By Tommy Davis

And in terms of that collaborative process, break it down for me a little – how did it work? 

Rina came to us with a setlist and a show idea. She was like, ‘I think we should start on this and go to this and go to this’. And she presented the whole thing in a deck. From the beginning she knew exactly what she wanted, how she wanted to dance, when she wanted to move, she was really the driving force of the vision, so for us the job was to help her realise that. To soundtrack it and enhance it. 

So we went away with her ideas and did that big brainstorm and made an Mp3 of what we thought the show would be. Then it was a case of going back and forth until it was in a place where we’re all happy and it’s signed off. From there it was into the rehearsal room and we worked with the band for weeks and weeks until it was drilled into them and then Rina came in. When it comes to working with her, it was pushing her to be even better than she is, making sure she’s comfortable on stage, that everything feels right and the music fits the overall language of the show.

So I wanted to ask about this: at the show, the way the lights and music worked in tandem was almost like a synesthesiac experience. How did it all come together?

It all starts with a brief from Rina and her creative director. Everyone receives it and gets to work. If the creative director and the artist are good, like they are in this case, everyone understands everyone. Everyone gets the assignment!

It’s always music first, so as soon as the mp3 of the show exists, everyone gets sent it and gets off to work, basically. So it’s quite a lot of pressure to get that to get that right. A lot of our work is the very beginning part, even before rehearsals. Then, once we’re in them you’ll get questions from other departments – ‘Oh we have this great idea we could do with XY and Z to happen at this point’ – can we look at that? and then you collaborate to make sure that what you do musically enhances the idea. But music always comes first. It’s a concert after all!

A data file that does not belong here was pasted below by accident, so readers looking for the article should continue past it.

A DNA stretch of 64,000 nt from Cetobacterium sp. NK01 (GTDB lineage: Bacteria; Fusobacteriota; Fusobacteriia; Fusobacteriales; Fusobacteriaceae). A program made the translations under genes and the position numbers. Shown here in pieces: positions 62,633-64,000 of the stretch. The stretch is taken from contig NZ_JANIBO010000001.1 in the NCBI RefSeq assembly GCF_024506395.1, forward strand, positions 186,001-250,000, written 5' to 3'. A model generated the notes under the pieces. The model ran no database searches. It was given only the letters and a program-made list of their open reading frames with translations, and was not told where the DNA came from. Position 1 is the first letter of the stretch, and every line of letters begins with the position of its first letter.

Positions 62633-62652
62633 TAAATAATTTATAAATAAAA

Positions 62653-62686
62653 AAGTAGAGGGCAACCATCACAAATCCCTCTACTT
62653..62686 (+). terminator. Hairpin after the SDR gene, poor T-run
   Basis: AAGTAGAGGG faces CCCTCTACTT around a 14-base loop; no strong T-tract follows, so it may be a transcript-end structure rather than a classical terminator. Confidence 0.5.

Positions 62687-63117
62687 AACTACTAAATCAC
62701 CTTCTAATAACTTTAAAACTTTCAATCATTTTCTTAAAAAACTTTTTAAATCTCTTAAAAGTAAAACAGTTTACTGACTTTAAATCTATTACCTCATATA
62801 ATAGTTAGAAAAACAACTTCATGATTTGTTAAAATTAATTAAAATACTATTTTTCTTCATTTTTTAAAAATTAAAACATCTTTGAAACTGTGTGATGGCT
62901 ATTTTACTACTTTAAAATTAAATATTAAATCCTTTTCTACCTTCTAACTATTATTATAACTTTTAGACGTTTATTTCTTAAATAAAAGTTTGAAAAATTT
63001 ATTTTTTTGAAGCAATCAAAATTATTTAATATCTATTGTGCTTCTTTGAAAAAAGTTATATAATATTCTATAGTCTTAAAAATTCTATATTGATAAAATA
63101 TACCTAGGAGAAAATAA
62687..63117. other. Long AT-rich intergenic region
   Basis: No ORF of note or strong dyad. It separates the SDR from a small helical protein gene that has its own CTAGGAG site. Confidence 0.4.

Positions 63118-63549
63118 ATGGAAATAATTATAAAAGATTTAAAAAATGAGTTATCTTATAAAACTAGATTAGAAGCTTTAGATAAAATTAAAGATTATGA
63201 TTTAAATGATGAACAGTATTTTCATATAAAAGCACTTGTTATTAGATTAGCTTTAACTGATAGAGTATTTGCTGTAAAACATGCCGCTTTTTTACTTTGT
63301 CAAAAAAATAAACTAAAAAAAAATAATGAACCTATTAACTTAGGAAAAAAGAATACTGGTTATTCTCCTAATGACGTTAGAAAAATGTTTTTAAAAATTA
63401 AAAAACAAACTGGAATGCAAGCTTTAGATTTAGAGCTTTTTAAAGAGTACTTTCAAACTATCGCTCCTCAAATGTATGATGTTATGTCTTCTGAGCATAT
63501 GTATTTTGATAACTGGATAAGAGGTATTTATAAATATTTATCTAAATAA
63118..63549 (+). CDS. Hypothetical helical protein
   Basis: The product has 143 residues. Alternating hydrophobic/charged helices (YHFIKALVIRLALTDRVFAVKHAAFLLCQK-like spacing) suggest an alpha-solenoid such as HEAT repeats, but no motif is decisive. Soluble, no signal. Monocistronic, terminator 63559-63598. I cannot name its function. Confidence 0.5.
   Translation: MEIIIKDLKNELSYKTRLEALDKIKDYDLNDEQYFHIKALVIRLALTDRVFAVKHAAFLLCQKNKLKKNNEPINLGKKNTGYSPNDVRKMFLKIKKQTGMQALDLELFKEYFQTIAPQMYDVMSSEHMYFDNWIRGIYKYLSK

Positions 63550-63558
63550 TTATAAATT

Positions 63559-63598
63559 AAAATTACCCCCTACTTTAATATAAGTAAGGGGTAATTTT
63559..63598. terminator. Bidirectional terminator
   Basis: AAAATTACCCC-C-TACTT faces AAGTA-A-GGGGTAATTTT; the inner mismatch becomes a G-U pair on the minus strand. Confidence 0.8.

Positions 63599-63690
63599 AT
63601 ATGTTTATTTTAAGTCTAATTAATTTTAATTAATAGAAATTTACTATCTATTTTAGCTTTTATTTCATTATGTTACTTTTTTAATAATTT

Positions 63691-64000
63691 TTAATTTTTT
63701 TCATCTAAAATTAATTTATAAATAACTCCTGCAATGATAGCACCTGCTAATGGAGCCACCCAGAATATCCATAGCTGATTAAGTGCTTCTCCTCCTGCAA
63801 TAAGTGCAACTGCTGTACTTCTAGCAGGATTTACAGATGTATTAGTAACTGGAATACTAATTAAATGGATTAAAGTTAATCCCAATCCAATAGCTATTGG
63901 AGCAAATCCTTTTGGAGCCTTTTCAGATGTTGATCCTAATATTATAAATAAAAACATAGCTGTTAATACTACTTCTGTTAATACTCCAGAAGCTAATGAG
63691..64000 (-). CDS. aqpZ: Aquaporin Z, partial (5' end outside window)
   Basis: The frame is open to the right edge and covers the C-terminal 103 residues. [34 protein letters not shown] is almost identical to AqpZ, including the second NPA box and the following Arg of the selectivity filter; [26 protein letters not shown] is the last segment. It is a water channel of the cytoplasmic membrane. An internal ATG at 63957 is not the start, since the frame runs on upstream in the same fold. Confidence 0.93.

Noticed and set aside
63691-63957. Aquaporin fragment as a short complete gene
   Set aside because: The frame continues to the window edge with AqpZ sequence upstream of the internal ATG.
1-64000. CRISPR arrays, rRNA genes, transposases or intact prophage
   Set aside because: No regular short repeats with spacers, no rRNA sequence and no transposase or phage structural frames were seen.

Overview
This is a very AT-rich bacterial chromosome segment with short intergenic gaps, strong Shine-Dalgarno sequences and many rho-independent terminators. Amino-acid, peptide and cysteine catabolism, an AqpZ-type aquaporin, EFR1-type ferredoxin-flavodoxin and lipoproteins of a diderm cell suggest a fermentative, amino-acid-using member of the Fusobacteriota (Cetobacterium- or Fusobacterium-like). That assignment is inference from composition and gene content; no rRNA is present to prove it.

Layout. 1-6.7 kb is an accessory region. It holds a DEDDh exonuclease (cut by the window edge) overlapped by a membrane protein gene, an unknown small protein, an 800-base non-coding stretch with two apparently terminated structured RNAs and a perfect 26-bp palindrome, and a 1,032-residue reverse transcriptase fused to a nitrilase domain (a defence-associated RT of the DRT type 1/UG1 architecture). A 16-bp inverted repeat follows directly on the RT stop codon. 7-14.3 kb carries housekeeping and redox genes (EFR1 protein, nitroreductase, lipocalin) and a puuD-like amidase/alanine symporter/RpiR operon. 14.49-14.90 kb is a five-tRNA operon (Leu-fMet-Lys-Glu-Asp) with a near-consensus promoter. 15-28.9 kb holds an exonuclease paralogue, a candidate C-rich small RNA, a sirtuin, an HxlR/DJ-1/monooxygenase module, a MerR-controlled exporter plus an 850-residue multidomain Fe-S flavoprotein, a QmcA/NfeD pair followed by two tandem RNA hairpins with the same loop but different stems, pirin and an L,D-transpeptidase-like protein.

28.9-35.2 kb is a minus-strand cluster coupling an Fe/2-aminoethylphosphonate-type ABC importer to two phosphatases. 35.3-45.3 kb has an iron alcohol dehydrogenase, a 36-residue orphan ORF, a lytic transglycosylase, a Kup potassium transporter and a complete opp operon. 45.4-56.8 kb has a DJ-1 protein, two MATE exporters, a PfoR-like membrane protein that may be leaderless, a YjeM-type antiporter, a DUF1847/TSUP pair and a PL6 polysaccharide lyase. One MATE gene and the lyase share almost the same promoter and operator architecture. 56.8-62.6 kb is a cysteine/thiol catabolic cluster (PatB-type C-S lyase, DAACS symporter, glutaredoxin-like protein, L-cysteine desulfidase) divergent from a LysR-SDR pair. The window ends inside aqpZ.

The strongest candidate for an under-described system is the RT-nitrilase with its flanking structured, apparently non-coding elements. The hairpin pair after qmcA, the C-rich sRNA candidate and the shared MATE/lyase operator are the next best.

By Stefan Tivodar

When it finally all comes together after months, what’s it like watching it on stage in front of a crowd for the first time?

I used to be a session musician for many years of my career. First night, it’s easy, you go on stage, you’re in control, you can play well, you can do whatever. Being front of house and watching the show is 20 times scarier, because you have no control at that point. You’ve done everything, it’s in the hands of everybody else. And you’ve just got to sit back and hope that it all works. Usually, honestly, first night, you’re worried about really boring technical things – is the playback system going to work? Are the guitar patches working? Then when it’s starting to work and work, you start to feel pride. For me, it’s pride seeing the artists up there. And everyone’s smiling, we were talking about seeing the crowd, having a great time, seeing the artists being absolutely amazing up there, and just, you know, their journey of making this record and pouring their heart and soul into songs, you have such a delicate job to be able to deliver that.

There’s an added element of excitement in seeing whether people get your creative journey. Whether they appreciate the creative expansion we’ve tried to add. I like to think that people come to the show expecting the record, or expecting a pretty standard pop show and I just hope it opens people’s minds. I want them to walk away and be like, it was just different. It immersed me. It’s our job to bring people to Rina’s world. To the Hold the Girl world that she’s created. I hope we did that and enhanced it.